Thursday, July 18, 2013

Sixteen Thoughts About God

A social-networking friend suggested that I read this article yesterday, and I did. Once you get past sentences like, "The problem with the story that you should have no story except the story you choose when you had no story is that story is a story that you have not chosen," which hit the eye as the kind of philosophical drivel that could have been twice as clear in half as many words, it's an excellent, thought-provoking piece. I slept on it, got up this morning, and put in order a few of the thoughts the article had provoked. And here they are:
  1. A god who is not free to be who he is, but is constrained to be who you believe him to be, is a god of your own inventing.
  2. A god who needs you to believe in him, cannot help you.
  3. A god you freely choose to serve, can impose no moral or ethical restrictions on you.
  4. A god who would not be in the right to destroy you, cannot meaningfully show mercy and save you.
  5. A god whose promises are at all conditional, even if the condition is only that you believe his promises, cannot be trusted with full assurance.
  6. A god who accepts you as you are, and does not challenge you to repent, is a fantasy personifying your desire to justify yourself.
  7. A god whose revelation is open to a wide range of interpretations, is not real enough to reveal himself with any authority.
  8. Worship designed to appeal to people who are allergic to religion, is the worship of an unreal god.
  9. Preaching centered on success, prosperity, or the collection of funds to enrich the ministry, is the preaching of the god Mammon.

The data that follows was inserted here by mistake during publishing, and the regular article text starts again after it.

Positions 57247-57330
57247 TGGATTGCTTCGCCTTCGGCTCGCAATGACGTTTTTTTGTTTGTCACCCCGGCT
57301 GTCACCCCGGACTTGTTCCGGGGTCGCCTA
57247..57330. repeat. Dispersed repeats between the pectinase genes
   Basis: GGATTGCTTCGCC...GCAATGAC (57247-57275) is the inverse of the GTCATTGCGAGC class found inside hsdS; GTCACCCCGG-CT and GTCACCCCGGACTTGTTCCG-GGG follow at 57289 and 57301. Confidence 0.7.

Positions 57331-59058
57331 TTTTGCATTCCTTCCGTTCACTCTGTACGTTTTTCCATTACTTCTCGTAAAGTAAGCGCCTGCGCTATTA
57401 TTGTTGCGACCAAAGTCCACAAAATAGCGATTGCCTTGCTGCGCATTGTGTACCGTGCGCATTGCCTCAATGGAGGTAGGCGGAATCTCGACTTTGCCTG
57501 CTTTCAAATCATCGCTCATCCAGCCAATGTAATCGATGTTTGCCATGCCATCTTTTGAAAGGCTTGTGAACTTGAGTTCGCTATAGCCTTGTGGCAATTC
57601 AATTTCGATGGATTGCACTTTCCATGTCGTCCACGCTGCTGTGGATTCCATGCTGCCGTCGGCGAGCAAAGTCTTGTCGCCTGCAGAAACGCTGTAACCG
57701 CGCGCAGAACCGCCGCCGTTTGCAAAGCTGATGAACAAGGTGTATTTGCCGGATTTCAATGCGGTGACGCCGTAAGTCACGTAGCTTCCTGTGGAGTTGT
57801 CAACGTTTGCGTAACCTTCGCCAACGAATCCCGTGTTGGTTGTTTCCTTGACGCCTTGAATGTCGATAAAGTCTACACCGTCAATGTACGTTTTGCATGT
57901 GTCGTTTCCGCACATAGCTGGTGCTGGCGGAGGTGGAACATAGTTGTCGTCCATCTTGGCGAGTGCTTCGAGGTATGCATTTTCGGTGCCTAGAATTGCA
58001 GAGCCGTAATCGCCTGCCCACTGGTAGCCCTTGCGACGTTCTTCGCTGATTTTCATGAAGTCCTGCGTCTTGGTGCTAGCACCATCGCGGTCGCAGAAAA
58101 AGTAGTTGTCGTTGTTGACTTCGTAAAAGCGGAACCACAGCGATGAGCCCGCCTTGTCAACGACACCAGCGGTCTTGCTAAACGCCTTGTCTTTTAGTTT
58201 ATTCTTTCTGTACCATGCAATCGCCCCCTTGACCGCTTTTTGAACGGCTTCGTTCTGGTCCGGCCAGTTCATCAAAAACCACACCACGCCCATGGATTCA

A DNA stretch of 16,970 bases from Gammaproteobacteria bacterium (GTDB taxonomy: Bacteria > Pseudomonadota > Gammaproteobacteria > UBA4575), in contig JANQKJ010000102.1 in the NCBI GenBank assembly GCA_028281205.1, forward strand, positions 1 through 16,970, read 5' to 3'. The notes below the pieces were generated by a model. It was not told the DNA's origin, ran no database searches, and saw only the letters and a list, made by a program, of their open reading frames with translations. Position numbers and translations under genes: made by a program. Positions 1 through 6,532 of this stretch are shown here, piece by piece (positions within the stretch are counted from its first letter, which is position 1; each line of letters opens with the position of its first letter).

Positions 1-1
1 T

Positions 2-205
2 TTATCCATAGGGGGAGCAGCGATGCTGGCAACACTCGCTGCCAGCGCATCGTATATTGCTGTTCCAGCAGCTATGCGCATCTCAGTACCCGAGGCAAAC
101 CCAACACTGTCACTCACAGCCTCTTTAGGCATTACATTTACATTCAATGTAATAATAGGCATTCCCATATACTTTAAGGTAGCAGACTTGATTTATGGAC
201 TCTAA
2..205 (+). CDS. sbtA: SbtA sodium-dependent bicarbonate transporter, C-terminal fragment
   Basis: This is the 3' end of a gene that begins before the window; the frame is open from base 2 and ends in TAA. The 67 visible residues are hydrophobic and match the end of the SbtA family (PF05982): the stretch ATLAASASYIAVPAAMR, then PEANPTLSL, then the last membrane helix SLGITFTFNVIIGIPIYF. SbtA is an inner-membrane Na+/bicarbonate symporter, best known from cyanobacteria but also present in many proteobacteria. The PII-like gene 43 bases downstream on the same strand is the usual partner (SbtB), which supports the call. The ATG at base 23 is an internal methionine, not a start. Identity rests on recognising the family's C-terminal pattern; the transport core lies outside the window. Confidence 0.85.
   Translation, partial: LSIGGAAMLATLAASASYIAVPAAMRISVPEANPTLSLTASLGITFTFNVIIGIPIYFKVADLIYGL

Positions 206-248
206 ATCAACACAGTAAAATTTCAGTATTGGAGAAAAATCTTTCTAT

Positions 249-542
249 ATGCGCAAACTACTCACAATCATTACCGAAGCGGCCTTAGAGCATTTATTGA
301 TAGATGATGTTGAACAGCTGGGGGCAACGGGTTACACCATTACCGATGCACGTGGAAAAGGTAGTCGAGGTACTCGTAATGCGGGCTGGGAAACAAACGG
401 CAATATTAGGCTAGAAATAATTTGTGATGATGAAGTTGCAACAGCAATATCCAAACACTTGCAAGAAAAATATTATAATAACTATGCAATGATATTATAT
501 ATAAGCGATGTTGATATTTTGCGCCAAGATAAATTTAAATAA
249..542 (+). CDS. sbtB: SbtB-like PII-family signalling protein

10. Preaching centered on happiness, personal fulfillment, and healthy relationships, is the preaching of the god Self.
  11. A god whose revelation is subordinate to one's religious reasonings, is the god of one's Mind.
  12. A god whose revelation is subordinate to one's religious experiences, is the god of one's Feelings.
  13. A god whose revelation is subordinate to one's pious service or observances, is the god of one's Works.
  14. A god whose revelation can be fully grasped by human thought, cannot be a transcendent god.
  15. A god whose presence and activity is not located in ceremonies that he specifically commanded, can only be approached through one's pious sentiments and imagination.
  16. A god whose chief characteristic is that he incarnates (or has incarnated) himself, will always be rejected by the majority.

1 comment:

Robin D Fish Jr said...

Corollary 1.1: To say, "I could never believe in a god who would do this or allow that to happen," is to admit that any god you do believe in is your own invention.

Corollary 3.1: A church that you join by your own free choice, has no answer to challenges to its moral code.

Corollary 4.1: To say, "My god would never send anyone to hell," is to admit that there is no mercy or salvation in your god.

Corollary 7.1: To say, "Everybody has to believe what is right for himself," is to reject the authority of all divine revelation.

Corollary 14.1: To say, "God would never say or do anything that conflicts with reason," is to deny the existence of a transcendent deity.

Corollary 15.1: God binds himself to the concrete ministry of word and sacrament.

Corollary 16.1: At any given time, most who claim to serve Christ actually reject him.

Corollary 1.2 or 16.2: The stumbling block most people can't get over is the idea that God is who He says He is, and no one else.